Primary Care Expectations in an Underserved PopulationBonnie Jerome D’Emilia1*, Patricia Dunphy Suplee2 and Sherry Burrell3
- *Corresponding Author:
- Bonnie Jerome-D’Emilia, Ph.D
MPH, RN, Associate Professor
School of Nursing, Rutgers, The State University of New Jersey
215 N. 3rd St, Camden, NJ 08102, USA
Tel: 856 225-2313
E-mail: [email protected]
Received date: November 14, 2016; Accepted date: November 23, 2016; Published date: November 30, 2016
Citation: D’Emilia BJ, Suplee PD, Burrell S (2016) Primary Care Expectations in an Underserved Population. J Comm Pub Health Nurs 2:145. doi:10.4172/2471-9846.1000145
Copyright: © 2016 D’Emilia BJ, et al. This is an open-access article distributed under the terms of the Creative Commons Attribution License, which permits unrestricted use, distribution, and reproduction in any medium, provided the original author and source are credited.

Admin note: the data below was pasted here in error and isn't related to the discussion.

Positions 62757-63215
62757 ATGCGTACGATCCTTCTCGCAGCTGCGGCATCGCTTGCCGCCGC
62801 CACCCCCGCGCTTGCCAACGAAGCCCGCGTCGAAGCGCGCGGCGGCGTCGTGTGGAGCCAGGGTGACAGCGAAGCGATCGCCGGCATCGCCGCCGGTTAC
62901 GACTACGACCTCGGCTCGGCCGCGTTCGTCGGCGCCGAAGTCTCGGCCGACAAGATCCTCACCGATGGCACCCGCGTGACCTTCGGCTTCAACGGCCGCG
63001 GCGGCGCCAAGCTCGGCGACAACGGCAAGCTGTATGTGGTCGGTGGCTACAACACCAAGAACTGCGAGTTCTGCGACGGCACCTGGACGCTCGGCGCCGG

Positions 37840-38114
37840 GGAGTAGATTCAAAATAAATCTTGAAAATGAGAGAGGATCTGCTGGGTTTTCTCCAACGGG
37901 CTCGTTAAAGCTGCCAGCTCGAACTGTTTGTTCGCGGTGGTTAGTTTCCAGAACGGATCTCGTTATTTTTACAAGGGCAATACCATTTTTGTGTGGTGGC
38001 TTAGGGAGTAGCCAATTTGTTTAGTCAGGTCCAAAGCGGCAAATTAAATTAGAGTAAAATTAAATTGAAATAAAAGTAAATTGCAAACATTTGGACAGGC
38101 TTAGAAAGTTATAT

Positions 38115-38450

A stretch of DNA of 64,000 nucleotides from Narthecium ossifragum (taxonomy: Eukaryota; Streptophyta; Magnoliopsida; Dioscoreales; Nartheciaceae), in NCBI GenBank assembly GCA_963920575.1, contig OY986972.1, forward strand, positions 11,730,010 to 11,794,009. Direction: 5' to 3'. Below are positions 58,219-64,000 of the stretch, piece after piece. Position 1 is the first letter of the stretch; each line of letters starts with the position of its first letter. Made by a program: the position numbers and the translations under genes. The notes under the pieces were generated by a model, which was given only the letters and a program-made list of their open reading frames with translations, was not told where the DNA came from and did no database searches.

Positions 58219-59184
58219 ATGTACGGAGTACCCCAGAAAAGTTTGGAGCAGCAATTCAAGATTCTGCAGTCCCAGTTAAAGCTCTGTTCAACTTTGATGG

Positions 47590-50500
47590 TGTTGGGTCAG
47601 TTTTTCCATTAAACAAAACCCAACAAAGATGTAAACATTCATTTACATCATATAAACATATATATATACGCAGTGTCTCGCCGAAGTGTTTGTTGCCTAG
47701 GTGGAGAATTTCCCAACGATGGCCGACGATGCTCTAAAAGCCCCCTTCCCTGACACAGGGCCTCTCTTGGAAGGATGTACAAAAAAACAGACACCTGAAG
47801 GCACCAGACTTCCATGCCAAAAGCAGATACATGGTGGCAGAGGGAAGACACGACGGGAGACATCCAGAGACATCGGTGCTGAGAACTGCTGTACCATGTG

The purpose of this study was to examine the association between insurance status, primary care utilization and expectations of an underserved population. Two hundred thirty men and women participated. Having Medicaid increased the use of primary care services in a population that would otherwise be uninsured (p=0.01). Health status was not related to utilization of care. New practice models, such as nurse-managed health clinics, are well suited to fill the gaps of the primary care infrastructure in underserved urban areas. Nurse practitioners are in unique positions to lead and manage these new emerging practice models.